Friday 20 April 2018

Monster Hunter World review: Vegetarians need not apply

Monster Hunter World (PS4/XO) ★★★★★ Age: 12+

Monster Hunter World
Monster Hunter World
Ronan Price

Ronan Price

This might just have as well been subtitled "fantastic beasts and where to find them", for it's the latest in Capcom's long-running Monster Hunter franchise. Nothing to do with JK Rowling and everything to do with communal expeditions to track and slay gargantuan animals.

Vegetarians and bloodsport opponents should look away now. MHW revels in the thrill of the hunt, the chase of the monster to exhaustion and, after the triumphant kill, the carving of its meat for food and resources.

It has always been thus in a series dating to 2004 that never made much of an impact outside its home in Japan. But MHW is an effort to go global, to seduce the masses with newly streamlined gameplay systems and a more westernised, open-world approach.

You can see Capcom has strived to slough away some of the more obtuse trappings of the series, injecting a meaningful narrative, easing newcomers in gently with tutorials and making buddying up more seamless. But MHW remains quite eccentric, even silly, with clunky menus, clichéd character tropes and features that go unexplained to the novice.

Nonetheless, most qualms get swept away when you're caught up in the exhilarating pursuit of a 10-metre-tall T-rex or one of the myriad other leviathans. You might work with team members to chip away at the moving skyscraper until it falls. Or you might lure another lumbering beast to intervene and do your dirty work.

MHW offers such a complex interplay of systems, it rarely feels repetitive, even when you're grinding away at the same monster type. It's not an unqualified success but it's a meaty game with plenty to savour.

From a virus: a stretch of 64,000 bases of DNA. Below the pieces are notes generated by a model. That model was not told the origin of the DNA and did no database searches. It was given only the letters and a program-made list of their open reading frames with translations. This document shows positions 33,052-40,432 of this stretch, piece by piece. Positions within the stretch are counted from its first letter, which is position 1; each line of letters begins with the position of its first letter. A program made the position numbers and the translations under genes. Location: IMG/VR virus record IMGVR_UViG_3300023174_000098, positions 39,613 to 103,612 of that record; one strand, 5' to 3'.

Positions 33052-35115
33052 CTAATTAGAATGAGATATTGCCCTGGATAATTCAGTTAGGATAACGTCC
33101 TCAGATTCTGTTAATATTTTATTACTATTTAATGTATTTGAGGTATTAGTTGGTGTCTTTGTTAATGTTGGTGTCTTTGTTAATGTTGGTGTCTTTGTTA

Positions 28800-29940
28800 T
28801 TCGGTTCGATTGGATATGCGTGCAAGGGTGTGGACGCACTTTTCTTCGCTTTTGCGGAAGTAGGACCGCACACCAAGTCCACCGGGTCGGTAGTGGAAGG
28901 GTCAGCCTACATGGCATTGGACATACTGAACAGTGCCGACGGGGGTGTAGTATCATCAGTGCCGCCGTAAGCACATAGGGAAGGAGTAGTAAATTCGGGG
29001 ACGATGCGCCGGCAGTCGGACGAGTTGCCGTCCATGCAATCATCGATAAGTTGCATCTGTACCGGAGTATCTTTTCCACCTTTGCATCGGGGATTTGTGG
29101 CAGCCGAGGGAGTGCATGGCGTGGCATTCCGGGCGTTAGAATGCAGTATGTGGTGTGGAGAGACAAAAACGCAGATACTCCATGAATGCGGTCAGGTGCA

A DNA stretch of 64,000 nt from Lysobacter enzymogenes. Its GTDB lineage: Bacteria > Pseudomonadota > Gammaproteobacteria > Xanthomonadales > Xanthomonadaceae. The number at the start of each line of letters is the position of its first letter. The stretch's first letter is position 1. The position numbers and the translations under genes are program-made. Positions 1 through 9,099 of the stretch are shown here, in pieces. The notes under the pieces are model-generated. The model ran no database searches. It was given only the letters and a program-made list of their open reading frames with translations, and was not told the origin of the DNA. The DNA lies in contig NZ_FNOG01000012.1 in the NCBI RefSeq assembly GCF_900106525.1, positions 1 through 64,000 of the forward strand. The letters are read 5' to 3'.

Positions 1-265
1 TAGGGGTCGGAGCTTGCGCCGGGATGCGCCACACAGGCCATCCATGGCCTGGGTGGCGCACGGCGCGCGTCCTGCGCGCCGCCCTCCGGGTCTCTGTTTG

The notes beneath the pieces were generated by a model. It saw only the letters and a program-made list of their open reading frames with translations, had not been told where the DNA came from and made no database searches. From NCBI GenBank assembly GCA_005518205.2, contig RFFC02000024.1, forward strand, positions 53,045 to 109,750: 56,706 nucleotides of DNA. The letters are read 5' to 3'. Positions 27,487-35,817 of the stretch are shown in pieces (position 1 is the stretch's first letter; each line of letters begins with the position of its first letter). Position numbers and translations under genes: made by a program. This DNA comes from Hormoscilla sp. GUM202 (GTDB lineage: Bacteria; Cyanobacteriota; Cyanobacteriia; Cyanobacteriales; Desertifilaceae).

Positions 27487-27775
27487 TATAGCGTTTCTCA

The Vanishing of Ethan Carter

(XO) ★★★★★ Age: 18+

It would be easy to overlook this belated port of a 2014 PS4/PC chiller, but fans of intense mysteries should give it a whirl. It belongs to a genre unfairly dubbed "walking simulators" but there's much more to the Vanishing than ambling from place to place, drinking in the atmosphere.

It threads the story of a missing boy into a frankly terrifying yarn about a great evil awoken in a small town. Undoubtedly, walking forms the core of the experience, but the eerily quiet forest-valley setting easily draws you in, the photorealistic visuals (particularly on Xbox One X) presenting one spectacular view after another. Even if that includes a dismembered body or the remains of a demonic ritual.

Vanishing tells you little, leaving you to intuit the correct path or significance of a discovery. Even the puzzles need not be solved (at least not until near the conclusion). But when it finally reveals its moving final twist, you'll feel it will have been all worth the confusion in the end.

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